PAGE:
OFFICE OF THE ATTORNEY GENERAL OF THE STATE OF DELAWARE
Attorney General Opinion No. 17-IB46
September 7, 2017
VIA U.S. MAIL & EMAIL
34820 Rickards Rd.
Frankford, DE 19945
RE: September 2, 2017 Correspondence Regarding the Sussex County Planning & Zoning Commission
Dear Mr. Kwiecien:
We write regarding your correspondence, received on September 2, 2017, alleging that the Sussex County Planning & Zoning Commission (the “Commission”) violated Delaware’s Freedom of Information Act, 29 Del. C. §§ 10001-10007 (“FOIA”).
In your correspondence, you state that you submitted documents to the Commission – which we understand to have been in opposition to an application to amend a conditional use ordinance – to be made a part of the “public record.” You then allege that Commission failed to share those documents with the Sussex County Council (the “Council”) prior to the Council’s final consideration of the matter at its August 29, 2017 meeting.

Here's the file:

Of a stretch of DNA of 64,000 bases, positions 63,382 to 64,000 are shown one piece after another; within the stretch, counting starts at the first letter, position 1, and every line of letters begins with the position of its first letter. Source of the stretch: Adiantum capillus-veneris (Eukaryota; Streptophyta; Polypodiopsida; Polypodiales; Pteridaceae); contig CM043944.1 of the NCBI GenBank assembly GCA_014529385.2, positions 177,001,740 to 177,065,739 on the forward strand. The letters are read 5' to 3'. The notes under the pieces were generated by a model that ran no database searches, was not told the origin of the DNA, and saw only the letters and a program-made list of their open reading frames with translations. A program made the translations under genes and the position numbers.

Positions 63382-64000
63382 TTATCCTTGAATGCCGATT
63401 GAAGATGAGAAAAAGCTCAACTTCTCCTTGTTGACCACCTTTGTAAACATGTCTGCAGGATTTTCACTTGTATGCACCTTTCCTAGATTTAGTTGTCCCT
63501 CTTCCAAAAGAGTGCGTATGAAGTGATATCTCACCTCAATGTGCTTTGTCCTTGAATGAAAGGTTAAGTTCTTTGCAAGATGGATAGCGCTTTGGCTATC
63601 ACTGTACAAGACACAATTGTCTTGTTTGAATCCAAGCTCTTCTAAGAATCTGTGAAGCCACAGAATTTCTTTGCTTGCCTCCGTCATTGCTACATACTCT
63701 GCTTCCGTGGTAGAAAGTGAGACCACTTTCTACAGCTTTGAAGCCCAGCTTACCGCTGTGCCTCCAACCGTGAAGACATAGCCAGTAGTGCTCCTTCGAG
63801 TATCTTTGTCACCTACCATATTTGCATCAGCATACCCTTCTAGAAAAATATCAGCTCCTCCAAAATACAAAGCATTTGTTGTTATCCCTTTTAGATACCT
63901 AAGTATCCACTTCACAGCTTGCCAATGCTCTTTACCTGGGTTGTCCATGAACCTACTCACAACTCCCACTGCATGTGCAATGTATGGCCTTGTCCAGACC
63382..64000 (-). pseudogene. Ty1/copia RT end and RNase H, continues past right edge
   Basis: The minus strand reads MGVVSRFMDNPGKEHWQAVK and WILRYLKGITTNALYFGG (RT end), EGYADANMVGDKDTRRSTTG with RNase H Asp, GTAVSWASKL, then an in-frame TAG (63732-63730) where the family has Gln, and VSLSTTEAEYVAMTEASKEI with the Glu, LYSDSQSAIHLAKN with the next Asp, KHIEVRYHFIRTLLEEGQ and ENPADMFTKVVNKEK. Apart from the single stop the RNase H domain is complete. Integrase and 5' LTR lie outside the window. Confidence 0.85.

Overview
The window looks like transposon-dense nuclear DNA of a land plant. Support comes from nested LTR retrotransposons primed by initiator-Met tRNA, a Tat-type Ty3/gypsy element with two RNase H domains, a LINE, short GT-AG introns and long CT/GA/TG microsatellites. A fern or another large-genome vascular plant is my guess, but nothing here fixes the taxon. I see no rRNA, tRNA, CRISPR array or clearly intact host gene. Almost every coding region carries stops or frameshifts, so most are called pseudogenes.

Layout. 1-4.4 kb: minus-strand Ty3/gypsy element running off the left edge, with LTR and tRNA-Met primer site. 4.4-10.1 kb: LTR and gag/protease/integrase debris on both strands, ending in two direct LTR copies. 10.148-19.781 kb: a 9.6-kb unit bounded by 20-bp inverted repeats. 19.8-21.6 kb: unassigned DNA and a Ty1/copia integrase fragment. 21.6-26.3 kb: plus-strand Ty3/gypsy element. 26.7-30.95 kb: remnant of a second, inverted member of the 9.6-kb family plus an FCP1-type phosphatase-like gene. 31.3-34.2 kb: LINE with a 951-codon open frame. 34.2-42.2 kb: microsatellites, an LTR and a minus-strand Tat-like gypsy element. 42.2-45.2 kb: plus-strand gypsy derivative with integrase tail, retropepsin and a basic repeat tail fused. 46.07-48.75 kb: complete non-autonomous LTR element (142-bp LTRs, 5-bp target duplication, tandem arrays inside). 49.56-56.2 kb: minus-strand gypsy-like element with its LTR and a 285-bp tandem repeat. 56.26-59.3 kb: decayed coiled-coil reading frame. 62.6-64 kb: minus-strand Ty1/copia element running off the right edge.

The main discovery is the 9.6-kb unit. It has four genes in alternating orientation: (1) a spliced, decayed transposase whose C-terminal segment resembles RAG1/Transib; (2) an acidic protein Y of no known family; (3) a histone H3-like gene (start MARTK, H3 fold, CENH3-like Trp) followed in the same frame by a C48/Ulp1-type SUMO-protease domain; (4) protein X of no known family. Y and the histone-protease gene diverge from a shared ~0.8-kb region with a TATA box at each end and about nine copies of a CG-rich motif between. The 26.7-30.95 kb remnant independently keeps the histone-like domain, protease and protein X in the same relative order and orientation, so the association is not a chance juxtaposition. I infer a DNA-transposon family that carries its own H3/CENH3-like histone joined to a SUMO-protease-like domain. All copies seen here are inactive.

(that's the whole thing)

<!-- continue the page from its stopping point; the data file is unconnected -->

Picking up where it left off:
Accepting all of your factual allegations as true, we can find no basis to conclude that the Commission’s actions amounted to a FOIA violation. As such, this matter is now closed.
Very truly yours,
/s/ Michelle E. Whalen
Michelle E. Whalen
Deputy Attorney General
/s/ Aaron R. Goldstein
Aaron R. Goldstein
LaKresha S. Roberts, Chief Deputy Attorney General (via email)
Everett Moore, Jr., Esq. (via email)
 We note that you state that you contacted this Office “because elected officials are governed by a set of guidelines and integrity and fairness must be at the forefront.” You also allege that the Council “clearly presented” your opponents’ materials with the Council prior to the August 29, 2017 hearing. Under the circumstances, we believe it important to note that the petition process outlined in 29 Del. C. § 10005(e) is limited to a determination of whether a violation of FOIA has occurred or is about to occur. While we have determined that the Commission’s conduct did not amount to a FOIA violation, we offer no opinion regarding whether the Commission’s conduct comports with the Delaware State Employees’, Officers’ and Officials’ Code of Conduct, the Commission’s Rules of Procedures, Sussex County Code, or any other provision of law. Indeed, any such determination would fall outside the scope of FOIA.